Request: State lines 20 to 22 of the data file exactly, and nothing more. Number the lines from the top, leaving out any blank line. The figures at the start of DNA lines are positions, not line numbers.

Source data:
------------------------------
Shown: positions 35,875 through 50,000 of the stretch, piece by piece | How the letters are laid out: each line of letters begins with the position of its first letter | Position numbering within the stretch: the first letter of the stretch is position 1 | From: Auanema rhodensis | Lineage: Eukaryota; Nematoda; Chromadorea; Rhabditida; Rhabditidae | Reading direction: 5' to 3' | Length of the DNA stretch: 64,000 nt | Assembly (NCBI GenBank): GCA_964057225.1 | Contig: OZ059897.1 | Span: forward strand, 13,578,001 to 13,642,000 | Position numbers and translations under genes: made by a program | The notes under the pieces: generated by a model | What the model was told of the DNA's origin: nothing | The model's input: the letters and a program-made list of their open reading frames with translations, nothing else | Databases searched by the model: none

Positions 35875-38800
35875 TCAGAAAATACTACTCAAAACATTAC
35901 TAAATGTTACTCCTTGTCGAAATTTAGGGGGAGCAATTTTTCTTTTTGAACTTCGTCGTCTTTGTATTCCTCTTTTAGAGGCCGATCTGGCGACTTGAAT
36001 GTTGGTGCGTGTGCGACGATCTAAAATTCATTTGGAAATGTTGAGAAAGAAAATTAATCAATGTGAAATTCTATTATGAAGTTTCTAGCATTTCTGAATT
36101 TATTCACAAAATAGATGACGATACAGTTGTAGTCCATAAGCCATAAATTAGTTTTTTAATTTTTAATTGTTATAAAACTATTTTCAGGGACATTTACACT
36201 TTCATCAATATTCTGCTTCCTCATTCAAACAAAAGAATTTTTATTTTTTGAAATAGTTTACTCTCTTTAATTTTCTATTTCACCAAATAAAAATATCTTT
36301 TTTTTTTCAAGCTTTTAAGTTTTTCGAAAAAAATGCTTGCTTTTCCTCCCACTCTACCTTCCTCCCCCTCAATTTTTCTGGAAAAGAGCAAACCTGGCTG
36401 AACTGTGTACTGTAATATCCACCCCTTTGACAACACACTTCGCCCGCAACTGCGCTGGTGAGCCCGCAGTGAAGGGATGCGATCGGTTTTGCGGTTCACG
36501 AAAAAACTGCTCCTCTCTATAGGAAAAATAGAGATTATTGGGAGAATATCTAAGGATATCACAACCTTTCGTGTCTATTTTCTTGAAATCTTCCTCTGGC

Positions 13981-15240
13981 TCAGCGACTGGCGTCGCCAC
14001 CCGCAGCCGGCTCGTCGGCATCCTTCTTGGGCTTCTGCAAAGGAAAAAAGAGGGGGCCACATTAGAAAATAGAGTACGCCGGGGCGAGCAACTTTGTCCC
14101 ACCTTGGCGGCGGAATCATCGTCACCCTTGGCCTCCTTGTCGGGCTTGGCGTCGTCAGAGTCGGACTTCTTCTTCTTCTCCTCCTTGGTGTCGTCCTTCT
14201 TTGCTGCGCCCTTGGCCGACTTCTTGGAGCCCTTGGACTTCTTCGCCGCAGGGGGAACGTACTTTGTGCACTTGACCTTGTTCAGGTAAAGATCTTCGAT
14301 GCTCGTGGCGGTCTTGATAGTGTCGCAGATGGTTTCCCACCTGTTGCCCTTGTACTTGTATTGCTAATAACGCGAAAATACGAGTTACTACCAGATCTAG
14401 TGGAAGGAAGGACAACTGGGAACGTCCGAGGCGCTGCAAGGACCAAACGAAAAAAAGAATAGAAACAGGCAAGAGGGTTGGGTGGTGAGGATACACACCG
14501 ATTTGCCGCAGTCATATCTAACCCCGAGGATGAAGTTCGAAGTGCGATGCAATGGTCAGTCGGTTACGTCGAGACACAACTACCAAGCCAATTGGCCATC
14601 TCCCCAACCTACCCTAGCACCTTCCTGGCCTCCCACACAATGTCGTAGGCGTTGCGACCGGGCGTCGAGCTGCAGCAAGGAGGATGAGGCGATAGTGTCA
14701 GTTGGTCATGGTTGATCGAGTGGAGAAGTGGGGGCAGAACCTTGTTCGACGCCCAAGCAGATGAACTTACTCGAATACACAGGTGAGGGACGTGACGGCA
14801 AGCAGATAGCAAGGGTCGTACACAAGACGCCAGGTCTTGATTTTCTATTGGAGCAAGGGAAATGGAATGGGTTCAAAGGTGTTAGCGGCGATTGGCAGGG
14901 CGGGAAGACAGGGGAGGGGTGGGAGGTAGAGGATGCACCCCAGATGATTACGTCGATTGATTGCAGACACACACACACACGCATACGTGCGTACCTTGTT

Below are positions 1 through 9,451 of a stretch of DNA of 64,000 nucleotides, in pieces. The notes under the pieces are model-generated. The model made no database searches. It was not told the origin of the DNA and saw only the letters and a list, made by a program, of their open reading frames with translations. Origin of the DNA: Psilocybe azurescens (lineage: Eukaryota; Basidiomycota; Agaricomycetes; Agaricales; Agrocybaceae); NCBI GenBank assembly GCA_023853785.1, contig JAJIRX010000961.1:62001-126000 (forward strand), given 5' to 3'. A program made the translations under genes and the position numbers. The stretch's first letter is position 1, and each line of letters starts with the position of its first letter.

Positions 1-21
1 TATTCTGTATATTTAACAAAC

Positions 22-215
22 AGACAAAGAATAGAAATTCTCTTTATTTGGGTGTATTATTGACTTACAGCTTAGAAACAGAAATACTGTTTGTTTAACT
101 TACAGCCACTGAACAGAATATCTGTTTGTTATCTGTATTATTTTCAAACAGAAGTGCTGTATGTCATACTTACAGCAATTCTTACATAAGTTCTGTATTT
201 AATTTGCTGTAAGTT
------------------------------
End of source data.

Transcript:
14701 GTTGGTCATGGTTGATCGAGTGGAGAAGTGGGGGCAGAACCTTGTTCGACGCCCAAGCAGATGAACTTACTCGAATACACAGGTGAGGGACGTGACGGCA
14801 AGCAGATAGCAAGGGTCGTACACAAGACGCCAGGTCTTGATTTTCTATTGGAGCAAGGGAAATGGAATGGGTTCAAAGGTGTTAGCGGCGATTGGCAGGG
14901 CGGGAAGACAGGGGAGGGGTGGGAGGTAGAGGATGCACCCCAGATGATTACGTCGATTGATTGCAGACACACACACACACGCATACGTGCGTACCTTGTT